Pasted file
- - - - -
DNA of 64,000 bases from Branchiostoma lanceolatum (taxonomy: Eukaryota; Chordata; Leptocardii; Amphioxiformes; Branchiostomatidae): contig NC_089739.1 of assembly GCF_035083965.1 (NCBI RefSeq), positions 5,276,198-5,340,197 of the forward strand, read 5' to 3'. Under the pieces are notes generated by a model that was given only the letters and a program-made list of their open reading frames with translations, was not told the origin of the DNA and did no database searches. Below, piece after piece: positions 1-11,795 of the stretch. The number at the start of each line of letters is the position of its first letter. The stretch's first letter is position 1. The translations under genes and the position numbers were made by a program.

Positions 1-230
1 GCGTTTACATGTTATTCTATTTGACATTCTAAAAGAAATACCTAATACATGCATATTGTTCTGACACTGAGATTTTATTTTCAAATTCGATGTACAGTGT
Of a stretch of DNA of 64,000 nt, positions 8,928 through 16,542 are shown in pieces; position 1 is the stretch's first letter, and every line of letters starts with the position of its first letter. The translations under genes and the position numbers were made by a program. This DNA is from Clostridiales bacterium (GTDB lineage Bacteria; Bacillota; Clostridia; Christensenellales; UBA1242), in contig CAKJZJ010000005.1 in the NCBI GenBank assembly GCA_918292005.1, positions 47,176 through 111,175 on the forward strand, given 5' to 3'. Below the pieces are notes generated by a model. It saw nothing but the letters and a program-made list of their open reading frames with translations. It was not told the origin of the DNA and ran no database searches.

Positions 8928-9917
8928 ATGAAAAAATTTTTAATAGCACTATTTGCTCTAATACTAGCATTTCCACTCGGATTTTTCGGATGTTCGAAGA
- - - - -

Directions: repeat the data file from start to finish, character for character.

DNA of 64,000 bases from Branchiostoma lanceolatum (taxonomy: Eukaryota; Chordata; Leptocardii; Amphioxiformes; Branchiostomatidae): contig NC_089739.1 of assembly GCF_035083965.1 (NCBI RefSeq), positions 5,276,198-5,340,197 of the forward strand, read 5' to 3'. Under the pieces are notes generated by a model that was given only the letters and a program-made list of their open reading frames with translations, was not told the origin of the DNA and did no database searches. Below, piece after piece: positions 1-11,795 of the stretch. The number at the start of each line of letters is the position of its first letter. The stretch's first letter is position 1. The translations under genes and the position numbers were made by a program.

Positions 1-230
1 GCGTTTACATGTTATTCTATTTGACATTCTAAAAGAAATACCTAATACATGCATATTGTTCTGACACTGAGATTTTATTTTCAAATTCGATGTACAGTGT
Of a stretch of DNA of 64,000 nt, positions 8,928 through 16,542 are shown in pieces; position 1 is the stretch's first letter, and every line of letters starts with the position of its first letter. The translations under genes and the position numbers were made by a program. This DNA is from Clostridiales bacterium (GTDB lineage Bacteria; Bacillota; Clostridia; Christensenellales; UBA1242), in contig CAKJZJ010000005.1 in the NCBI GenBank assembly GCA_918292005.1, positions 47,176 through 111,175 on the forward strand, given 5' to 3'. Below the pieces are notes generated by a model. It saw nothing but the letters and a program-made list of their open reading frames with translations. It was not told the origin of the DNA and ran no database searches.

Positions 8928-9917
8928 ATGAAAAAATTTTTAATAGCACTATTTGCTCTAATACTAGCATTTCCACTCGGATTTTTCGGATGTTCGAAGA